The recycling industry is at a critical turning point. In 2016 mainland China imported approximately 16.2 million tons of recyclable materials from the United States, earning U.S. companies, governments, and citizens over $5 billion. In early 2017, China issued a notification with the World Trade Organization to severely limit recyclable materials entering China. For over four decades, our quest has been to bring all sectors of the industry together, to enhance the future of recycling. These recent actions by the Chinese government means domestic markets need to be reinvigorated – NRC needs your help to do that!
We are committed to the future of recycling. NRC recently hired a new Executive Director, who will accelerate and elevate the industry for you and for future generations for a stronger recycling economy and a better environment. With combined contributions from donors like you, we will deliver workshops and provide assistance to recyclers throughout the U.S. to enhance recycling operations and find alternative destinations for sending materials to be remanufactured.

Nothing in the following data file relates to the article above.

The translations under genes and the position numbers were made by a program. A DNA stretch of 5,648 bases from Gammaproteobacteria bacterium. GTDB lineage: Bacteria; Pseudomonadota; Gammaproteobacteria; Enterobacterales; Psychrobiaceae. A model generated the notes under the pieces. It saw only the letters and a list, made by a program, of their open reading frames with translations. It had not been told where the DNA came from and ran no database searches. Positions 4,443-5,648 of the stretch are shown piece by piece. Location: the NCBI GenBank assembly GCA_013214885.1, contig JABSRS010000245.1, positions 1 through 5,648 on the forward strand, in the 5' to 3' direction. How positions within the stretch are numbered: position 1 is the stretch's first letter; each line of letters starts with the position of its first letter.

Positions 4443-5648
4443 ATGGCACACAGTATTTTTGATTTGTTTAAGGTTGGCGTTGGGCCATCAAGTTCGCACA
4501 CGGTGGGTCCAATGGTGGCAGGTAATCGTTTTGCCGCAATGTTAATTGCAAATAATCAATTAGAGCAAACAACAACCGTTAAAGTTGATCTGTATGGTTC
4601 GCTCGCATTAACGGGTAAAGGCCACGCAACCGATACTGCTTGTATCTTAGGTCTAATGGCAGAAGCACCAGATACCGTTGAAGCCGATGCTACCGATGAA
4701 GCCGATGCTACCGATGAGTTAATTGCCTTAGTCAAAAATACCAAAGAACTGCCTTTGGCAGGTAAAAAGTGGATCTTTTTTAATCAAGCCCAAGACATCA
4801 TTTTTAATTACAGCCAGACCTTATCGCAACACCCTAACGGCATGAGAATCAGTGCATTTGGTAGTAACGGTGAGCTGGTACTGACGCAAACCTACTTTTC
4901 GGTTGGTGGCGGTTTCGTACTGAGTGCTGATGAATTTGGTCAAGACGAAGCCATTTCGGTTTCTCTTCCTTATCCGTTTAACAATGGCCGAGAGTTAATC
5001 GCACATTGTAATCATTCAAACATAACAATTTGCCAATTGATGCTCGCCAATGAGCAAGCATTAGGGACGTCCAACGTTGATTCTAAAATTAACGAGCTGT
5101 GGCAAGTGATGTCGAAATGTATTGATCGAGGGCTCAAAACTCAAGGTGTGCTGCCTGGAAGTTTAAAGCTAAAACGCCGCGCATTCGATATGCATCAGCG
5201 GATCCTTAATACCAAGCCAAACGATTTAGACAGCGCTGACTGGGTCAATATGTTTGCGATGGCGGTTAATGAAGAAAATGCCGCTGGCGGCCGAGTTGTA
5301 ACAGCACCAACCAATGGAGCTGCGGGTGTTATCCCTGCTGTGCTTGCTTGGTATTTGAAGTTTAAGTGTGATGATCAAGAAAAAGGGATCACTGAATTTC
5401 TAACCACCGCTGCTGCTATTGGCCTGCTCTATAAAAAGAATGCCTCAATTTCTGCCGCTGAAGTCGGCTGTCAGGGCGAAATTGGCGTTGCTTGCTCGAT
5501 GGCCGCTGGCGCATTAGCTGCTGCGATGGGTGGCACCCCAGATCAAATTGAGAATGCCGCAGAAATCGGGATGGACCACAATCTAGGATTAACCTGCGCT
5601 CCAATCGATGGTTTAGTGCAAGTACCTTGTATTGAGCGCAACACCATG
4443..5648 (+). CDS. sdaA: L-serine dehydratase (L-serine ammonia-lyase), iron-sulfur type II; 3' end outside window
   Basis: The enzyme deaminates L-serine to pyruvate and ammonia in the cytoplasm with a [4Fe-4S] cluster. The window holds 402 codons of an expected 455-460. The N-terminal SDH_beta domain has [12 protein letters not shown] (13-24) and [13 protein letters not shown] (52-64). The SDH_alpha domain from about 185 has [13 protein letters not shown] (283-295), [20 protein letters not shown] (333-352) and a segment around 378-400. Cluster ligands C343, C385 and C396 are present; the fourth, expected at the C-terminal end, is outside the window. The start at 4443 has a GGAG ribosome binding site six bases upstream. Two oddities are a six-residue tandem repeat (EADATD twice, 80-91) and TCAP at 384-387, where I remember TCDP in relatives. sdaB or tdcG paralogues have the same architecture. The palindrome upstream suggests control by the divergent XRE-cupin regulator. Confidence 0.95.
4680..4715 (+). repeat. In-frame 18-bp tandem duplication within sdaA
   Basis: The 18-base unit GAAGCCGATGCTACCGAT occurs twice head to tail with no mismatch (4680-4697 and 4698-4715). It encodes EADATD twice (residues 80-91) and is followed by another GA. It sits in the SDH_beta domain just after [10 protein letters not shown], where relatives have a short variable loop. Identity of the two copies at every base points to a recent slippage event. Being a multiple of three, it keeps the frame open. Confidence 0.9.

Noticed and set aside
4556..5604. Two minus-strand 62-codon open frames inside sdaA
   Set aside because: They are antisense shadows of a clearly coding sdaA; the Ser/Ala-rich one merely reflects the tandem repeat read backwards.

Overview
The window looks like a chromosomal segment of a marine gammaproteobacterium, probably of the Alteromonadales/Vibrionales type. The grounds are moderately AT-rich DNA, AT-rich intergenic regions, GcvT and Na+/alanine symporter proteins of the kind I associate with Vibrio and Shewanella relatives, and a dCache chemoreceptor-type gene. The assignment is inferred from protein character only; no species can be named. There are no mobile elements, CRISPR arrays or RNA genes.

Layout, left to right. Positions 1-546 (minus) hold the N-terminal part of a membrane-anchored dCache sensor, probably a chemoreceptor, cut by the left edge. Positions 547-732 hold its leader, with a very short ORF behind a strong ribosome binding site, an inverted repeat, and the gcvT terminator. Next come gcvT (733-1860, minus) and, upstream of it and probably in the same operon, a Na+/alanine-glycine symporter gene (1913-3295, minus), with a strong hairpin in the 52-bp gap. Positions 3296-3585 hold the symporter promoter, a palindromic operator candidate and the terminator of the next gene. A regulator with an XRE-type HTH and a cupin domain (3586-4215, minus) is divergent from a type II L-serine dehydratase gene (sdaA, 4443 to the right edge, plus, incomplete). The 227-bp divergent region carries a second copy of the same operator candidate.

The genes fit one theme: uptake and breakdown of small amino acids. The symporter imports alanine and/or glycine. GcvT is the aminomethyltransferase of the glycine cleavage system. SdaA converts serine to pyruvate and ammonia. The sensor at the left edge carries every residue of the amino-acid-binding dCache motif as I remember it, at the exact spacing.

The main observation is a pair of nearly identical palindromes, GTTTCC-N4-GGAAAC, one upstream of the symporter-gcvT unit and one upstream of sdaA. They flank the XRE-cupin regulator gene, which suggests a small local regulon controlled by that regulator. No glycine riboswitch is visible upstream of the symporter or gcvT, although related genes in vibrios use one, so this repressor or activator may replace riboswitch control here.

Donate today. With your generous contribution, the NRC will work at a grass-roots level with local communities, recycling trade organizations, and manufacturers to help prove our nation’s resilience and forge new economic markets for recyclables in the US.
How did the NRC celebrate America Recycles Day this year? Click Here for a full list of ARD events organized and hosted by NRC Board Members!